One morning a few months ago I was walking through town. It was a particularly cold and miserable day and I was feeling much the same. I walked by a group of street boys who called out to me and greeted me with the typical ‘Mzungu nipe kumi!’ which means “White person give me 10 shillings.” I smiled and told them that I could not do that. My reasons are for my own personal safety. If I give to one I must give to all and there are just too many of them if something were to happen. I walked on up the street but one particular boy felt it was necessary to continue the conversation with me. He walked up beside me and we walked silently for a few seconds before he looked at me and said ‘MZUNGU.’ As I mentioned above I wasn’t in a humorous mood so I looked at him and said ‘Maafrican’ which means African person. He looked at me startled and then laughed. After a good laugh together I explained to him that I have a name and that it is not mzungu. He and I came to a decision that I would call him by his name and he would call me by mine. His name is Jerald Mwangi.
We got to talking and I asked him how long he had been on the streets. He told me that he had been beaten by his uncle and his grandmother could not feed him anymore so she kicked him out over a year ago. I asked him what he wanted to be when he grew up. He told me that he wanted to be a surgeon. After a while he began to get a bit uncomfortable as if he wanted to ask me something. I knew that he would probably ask for either money for food. He looked at me and said “Margaret can you help me?’ Startled by a question I was not expecting, I stood there for a long time thinking over my options. I remembered that I had met a man named Francis through a friend that runs a children’s home outside of town. I called him up and asked if we could come in for a meeting. After a long conversation about expectations and rules for Mwangi and a quick trip to the market for supplies he rested for the first time in over a year inside a house with a belly full of food.
On Monday Mwangi began school again in grade 7. He is happy and healthy and glue-free. I spoke to Francis yesterday and heard positive things.
I go back to visit him often and we have created a deep bond between each other. He now addresses me as his mom.
These past 2 months have also been filled with blessings of family and friends visiting. My mom was here in July and we had a blast together. We laughed and cried over the things we saw. She and I went on a safari which was my first and got to see so may beautiful creatures God created.
On the second day she was here we made the 2.5 hour trip to Nyeri. Now as some of you know, traffic in this country and in many others is just chaos. Well, add on top of that construction and you are bound to encounter some interesting circumstances. We hit a particularly bad patch of road and we were bumper to bumper. Our matatu driver decided that he was going to have none of it and was going to make his own road. It had just been leveled out by the workers to be paved. We drove on this for a while until we hit a road block where a particularly angry Asian man (obviously supervising the construction) came up and began screaming in Mandarin. The matatu driver simply ignored him and proceeded to drive on. The next thing we know we hit a huge bang and look behind us to see the Asian man attacking our car with his shovel. My mom and I sat there howling with laughter. Eventually we made our way back to the steady flow of traffic, not having made any difference at all.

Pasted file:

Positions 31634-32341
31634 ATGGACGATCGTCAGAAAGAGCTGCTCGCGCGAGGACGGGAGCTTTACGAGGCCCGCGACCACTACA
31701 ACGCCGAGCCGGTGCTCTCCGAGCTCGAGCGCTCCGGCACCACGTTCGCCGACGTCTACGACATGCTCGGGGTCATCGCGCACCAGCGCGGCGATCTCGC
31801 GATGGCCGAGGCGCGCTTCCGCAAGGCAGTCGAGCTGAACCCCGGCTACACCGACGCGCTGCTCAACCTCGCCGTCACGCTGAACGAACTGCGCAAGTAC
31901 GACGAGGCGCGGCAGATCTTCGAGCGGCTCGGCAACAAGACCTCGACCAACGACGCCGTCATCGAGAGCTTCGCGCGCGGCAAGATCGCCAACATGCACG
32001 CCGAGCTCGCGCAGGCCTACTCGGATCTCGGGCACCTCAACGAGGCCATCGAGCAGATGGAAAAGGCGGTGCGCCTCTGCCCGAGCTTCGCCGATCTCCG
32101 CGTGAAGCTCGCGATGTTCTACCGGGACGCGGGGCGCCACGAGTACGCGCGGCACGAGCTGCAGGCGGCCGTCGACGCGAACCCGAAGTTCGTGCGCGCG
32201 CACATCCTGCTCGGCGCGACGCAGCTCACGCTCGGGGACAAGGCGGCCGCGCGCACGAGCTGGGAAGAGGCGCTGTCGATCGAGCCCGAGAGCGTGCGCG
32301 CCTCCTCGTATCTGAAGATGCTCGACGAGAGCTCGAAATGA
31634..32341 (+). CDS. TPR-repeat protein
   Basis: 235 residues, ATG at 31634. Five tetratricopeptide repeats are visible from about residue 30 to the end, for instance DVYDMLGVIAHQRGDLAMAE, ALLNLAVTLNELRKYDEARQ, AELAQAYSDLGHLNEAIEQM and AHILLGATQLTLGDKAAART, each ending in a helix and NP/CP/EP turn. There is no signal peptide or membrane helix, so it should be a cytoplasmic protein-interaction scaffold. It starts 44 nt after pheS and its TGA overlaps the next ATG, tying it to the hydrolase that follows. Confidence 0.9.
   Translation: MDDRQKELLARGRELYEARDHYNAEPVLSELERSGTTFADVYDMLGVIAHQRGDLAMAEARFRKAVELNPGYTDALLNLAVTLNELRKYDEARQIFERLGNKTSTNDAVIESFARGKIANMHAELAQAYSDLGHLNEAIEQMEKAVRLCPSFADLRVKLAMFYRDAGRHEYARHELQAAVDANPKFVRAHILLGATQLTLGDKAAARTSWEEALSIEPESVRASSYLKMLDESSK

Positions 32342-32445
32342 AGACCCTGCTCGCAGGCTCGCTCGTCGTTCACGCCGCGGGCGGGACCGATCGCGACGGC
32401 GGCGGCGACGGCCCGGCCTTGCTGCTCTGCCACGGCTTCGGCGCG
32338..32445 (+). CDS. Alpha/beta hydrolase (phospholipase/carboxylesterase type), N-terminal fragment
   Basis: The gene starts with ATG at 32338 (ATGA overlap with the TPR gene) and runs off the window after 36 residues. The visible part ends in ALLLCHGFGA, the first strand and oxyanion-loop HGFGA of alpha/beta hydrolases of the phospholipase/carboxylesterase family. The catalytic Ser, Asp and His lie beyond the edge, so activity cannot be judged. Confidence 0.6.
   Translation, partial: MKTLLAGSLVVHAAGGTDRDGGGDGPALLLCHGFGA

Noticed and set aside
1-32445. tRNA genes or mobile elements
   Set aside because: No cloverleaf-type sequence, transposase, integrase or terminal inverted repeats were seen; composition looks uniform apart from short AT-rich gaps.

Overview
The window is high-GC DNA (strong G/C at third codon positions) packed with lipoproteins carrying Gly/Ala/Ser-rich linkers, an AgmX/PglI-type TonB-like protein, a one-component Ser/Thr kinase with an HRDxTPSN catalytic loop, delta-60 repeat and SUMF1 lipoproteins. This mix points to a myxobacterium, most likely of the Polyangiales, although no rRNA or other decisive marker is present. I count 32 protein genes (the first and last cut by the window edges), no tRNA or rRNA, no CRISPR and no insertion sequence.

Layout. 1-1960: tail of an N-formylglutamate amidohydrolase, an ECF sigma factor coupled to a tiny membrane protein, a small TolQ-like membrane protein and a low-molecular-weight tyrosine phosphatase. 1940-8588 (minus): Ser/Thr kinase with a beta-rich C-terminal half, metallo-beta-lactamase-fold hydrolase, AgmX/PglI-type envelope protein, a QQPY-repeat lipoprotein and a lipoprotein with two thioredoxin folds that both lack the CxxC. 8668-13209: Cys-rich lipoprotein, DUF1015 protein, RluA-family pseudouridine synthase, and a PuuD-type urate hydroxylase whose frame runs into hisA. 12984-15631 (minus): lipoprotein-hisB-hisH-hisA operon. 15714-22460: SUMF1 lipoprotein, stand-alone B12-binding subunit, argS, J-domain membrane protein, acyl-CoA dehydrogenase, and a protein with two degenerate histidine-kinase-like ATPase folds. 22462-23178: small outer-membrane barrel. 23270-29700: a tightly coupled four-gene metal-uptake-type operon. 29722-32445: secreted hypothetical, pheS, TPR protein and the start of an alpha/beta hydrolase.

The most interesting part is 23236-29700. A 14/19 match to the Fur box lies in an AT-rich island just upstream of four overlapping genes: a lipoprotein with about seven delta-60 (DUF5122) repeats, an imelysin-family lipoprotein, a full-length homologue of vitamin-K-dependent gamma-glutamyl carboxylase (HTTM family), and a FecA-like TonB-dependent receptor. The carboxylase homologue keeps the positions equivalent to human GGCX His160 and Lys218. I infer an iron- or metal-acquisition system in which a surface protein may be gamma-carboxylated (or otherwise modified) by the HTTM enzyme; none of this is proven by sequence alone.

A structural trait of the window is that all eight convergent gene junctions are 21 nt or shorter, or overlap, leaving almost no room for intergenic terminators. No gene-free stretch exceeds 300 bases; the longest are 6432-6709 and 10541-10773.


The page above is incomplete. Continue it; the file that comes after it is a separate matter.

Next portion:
It was hard to say goodbye but the encouragement and support from her was priceless.
Next adventure was one for the books. A friend of mine convinced me to go with her to a Camel derby. I had no idea what to expect. Myself and a bunch of other friends made the 5 hour drive up country to Maralal. The camel derby was a 10 km race. It was the most unpleasant and uncomfortable 10 km of my life. I had spoken to my handler, the man running alongside my camel for the race, and said to him that I had no intention of winning but that I just wanted to finish. I thought I had made myself clear but when the race began we set off running. After 2 mins I was asking them to let me off, which of course he did not. At one point a big lorry truck came rumbling behind me and spooked my camel. He took off like lightning and I began to say my prayers to depart this world. I will say this. It was a ONCE in a lifetime opportunity… never to be experienced again!
On Monday I saw 2 friends off at the airport who came to visit me for 10 days. We jam-packed our time with work visits, hippo watching, waterfall sightseeing, whitewater rafting, markets, and close encounters with baby elephants and giraffes. It was such a wonderful time with them. They really got into the culture here and they even helped me with some of my music classes and sports at the children’s centre.
It is now the beginning of September and there is only about 2 months left to my time here. As the days pass a growing sense of importance arises. I love Kenya and the people but I also miss my home terribly which will make for my departure to be extremely painful and joyful at the same time.
Another friend of mine from university will be arriving here on Monday to volunteer with my organization as a nurse for 1 month. Please pray for her safe travels and time here as she serves the people with her skills and love.
One last bit of exciting news. I FINALLY received my work permit. I no longer have that weight on my shoulders so I thank God and your prayers for that.
Please pray with me over these last 2 months that I would finish and accomplish all that God has called me to do here and continue to grow and strengthen the relationships that have been made here.
I am looking forward to seeing you all very soon!

Much Love and Blessings,

Margaret

p.s. for those of you who do not have facebook I have attached a public link to a few albums including my mom's visit and the Camel Derby
http://www.facebook.com/album.php?aid=2553775&id=58003928&l=e59401ab93
http://www.facebook.com/album.php?aid=2553776&id=58003928&l=d1950b20fa